Part of being a human is wanting to leave a mark on the world. Within us lies the deep need to be remembered, in some form, after we die. We see it in the Cueva de las Manos - Cave of the Hands, where the inhabitants left the outlines of their hands painted on the walls as early as 13'000 years ago.
Cave of the Hands
We hear the same plight from Horace some 2000 years ago in his Odes when he states "non omnis moriar" - "not all of me will die". Similarly, to condemn someone to be forgotten was a fate worse than death for the ancient Romans. It was called damnatio memoriae, or "the condemnation of memory".
In our digital age it is perhaps easier than ever to remove someone from history. While it is easier than ever to record what's going on, it is similarly just as easy to alter and distort the events thanks to tools like Photoshop.
Photos can be altered, memories can be called into question, records could be rewritten, and we can end up with the Mandela Effect. Add to it the right to be forgotten, and soon it might be hard to believe any record or lack of it on the Internet. George Orwell would be proud of what we could do to make someone an unperson.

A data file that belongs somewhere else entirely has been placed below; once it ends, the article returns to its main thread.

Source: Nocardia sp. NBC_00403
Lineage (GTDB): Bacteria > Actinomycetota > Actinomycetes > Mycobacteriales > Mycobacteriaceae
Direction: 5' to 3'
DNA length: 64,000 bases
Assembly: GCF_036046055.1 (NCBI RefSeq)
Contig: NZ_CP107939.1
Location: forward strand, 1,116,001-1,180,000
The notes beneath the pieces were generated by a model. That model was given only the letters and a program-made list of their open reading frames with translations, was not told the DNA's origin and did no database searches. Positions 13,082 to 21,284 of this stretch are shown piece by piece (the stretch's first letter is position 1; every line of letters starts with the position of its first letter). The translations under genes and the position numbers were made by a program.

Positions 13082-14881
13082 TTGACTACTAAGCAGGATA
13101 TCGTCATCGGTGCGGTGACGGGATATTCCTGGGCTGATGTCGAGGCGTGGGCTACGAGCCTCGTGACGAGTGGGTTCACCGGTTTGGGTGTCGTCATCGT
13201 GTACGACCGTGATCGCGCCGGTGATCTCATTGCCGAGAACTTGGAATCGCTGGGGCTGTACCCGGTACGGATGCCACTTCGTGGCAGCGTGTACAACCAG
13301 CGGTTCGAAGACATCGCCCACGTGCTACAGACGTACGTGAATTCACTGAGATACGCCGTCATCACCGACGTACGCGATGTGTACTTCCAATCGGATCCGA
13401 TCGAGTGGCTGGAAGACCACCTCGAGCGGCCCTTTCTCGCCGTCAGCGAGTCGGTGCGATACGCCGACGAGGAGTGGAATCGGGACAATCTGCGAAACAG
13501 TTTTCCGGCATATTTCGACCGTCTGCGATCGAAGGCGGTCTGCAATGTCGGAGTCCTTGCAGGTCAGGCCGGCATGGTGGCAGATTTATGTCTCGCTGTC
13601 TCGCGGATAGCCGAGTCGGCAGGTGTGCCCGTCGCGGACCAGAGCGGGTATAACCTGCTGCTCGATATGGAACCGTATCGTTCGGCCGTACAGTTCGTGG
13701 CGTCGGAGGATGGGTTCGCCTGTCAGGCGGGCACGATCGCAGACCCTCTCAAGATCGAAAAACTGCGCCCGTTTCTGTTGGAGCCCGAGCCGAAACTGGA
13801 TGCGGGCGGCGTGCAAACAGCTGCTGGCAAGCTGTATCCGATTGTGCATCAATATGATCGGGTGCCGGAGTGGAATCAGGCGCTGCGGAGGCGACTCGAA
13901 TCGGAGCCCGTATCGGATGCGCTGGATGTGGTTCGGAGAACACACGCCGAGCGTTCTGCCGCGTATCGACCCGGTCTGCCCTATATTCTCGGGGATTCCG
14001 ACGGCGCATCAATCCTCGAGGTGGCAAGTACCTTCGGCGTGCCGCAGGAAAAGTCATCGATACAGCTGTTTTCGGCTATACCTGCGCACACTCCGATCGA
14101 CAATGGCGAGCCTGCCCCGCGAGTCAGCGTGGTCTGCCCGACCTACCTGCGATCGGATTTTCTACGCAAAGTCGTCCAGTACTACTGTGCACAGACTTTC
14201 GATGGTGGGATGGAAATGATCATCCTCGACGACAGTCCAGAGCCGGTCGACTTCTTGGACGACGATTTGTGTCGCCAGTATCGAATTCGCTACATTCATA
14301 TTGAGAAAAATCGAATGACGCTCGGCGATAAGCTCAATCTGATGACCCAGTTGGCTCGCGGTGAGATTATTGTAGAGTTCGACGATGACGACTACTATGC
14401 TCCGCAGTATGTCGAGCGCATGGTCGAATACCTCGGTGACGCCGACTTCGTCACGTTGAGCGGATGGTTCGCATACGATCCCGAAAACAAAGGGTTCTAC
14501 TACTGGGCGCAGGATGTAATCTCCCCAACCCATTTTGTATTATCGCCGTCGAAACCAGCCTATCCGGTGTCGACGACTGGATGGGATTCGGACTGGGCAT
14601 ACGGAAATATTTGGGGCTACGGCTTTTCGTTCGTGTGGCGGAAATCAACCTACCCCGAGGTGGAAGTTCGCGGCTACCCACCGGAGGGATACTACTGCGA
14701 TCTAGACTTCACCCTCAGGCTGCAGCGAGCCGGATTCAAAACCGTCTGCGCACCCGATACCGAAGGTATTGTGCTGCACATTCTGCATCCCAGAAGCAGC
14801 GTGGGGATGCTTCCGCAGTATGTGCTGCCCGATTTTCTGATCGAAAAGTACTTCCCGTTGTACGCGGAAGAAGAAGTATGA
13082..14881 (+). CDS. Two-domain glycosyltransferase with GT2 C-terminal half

Everything could be subject to change. Everything that is, except blockchains.Proof of Existence
While working at Factom I heard a great tagline - "It is hard to guess today what lie you want to tell tomorrow". It might be a very profound statement in today's world of digital records - if you can't backdate, alter historical records or the like, you'd better be completely sure how you want to proceed ahead of time.
All of this is of course only possible through the Proof of Existence and the blockchain technology. Only networks such as Bitcoin or Ethereum can be seen as objective records of history anymore. They alone are big enough to be secure from tampering (if you can't 51% attack the blockchain, you can't rewrite the history) and public enough to en...